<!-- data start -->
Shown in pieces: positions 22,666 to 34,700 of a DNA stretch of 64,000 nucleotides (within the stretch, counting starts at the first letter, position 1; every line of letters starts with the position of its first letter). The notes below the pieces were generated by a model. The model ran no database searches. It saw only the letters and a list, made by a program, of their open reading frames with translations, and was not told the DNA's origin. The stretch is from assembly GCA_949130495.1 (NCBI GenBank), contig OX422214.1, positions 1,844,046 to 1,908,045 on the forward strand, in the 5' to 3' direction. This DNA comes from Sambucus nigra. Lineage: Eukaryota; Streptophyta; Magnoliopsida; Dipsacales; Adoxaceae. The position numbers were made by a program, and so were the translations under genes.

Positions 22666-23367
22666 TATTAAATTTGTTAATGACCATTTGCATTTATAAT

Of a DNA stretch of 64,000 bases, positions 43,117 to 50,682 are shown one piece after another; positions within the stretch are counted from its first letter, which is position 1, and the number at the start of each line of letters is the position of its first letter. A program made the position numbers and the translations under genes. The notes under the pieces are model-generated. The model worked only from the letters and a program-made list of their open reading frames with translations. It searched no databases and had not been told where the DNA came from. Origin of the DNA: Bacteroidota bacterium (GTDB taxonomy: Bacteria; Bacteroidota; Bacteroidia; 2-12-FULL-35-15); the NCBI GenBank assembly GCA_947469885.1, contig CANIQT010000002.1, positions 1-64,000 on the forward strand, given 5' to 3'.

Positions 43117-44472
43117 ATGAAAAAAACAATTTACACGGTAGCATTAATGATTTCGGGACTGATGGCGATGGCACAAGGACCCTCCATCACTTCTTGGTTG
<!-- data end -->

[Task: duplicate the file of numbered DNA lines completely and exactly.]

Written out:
Shown in pieces: positions 22,666 to 34,700 of a DNA stretch of 64,000 nucleotides (within the stretch, counting starts at the first letter, position 1; every line of letters starts with the position of its first letter). The notes below the pieces were generated by a model. The model ran no database searches. It saw only the letters and a list, made by a program, of their open reading frames with translations, and was not told the DNA's origin. The stretch is from assembly GCA_949130495.1 (NCBI GenBank), contig OX422214.1, positions 1,844,046 to 1,908,045 on the forward strand, in the 5' to 3' direction. This DNA comes from Sambucus nigra. Lineage: Eukaryota; Streptophyta; Magnoliopsida; Dipsacales; Adoxaceae. The position numbers were made by a program, and so were the translations under genes.

Positions 22666-23367
22666 TATTAAATTTGTTAATGACCATTTGCATTTATAAT

Of a DNA stretch of 64,000 bases, positions 43,117 to 50,682 are shown one piece after another; positions within the stretch are counted from its first letter, which is position 1, and the number at the start of each line of letters is the position of its first letter. A program made the position numbers and the translations under genes. The notes under the pieces are model-generated. The model worked only from the letters and a program-made list of their open reading frames with translations. It searched no databases and had not been told where the DNA came from. Origin of the DNA: Bacteroidota bacterium (GTDB taxonomy: Bacteria; Bacteroidota; Bacteroidia; 2-12-FULL-35-15); the NCBI GenBank assembly GCA_947469885.1, contig CANIQT010000002.1, positions 1-64,000 on the forward strand, given 5' to 3'.

Positions 43117-44472
43117 ATGAAAAAAACAATTTACACGGTAGCATTAATGATTTCGGGACTGATGGCGATGGCACAAGGACCCTCCATCACTTCTTGGTTG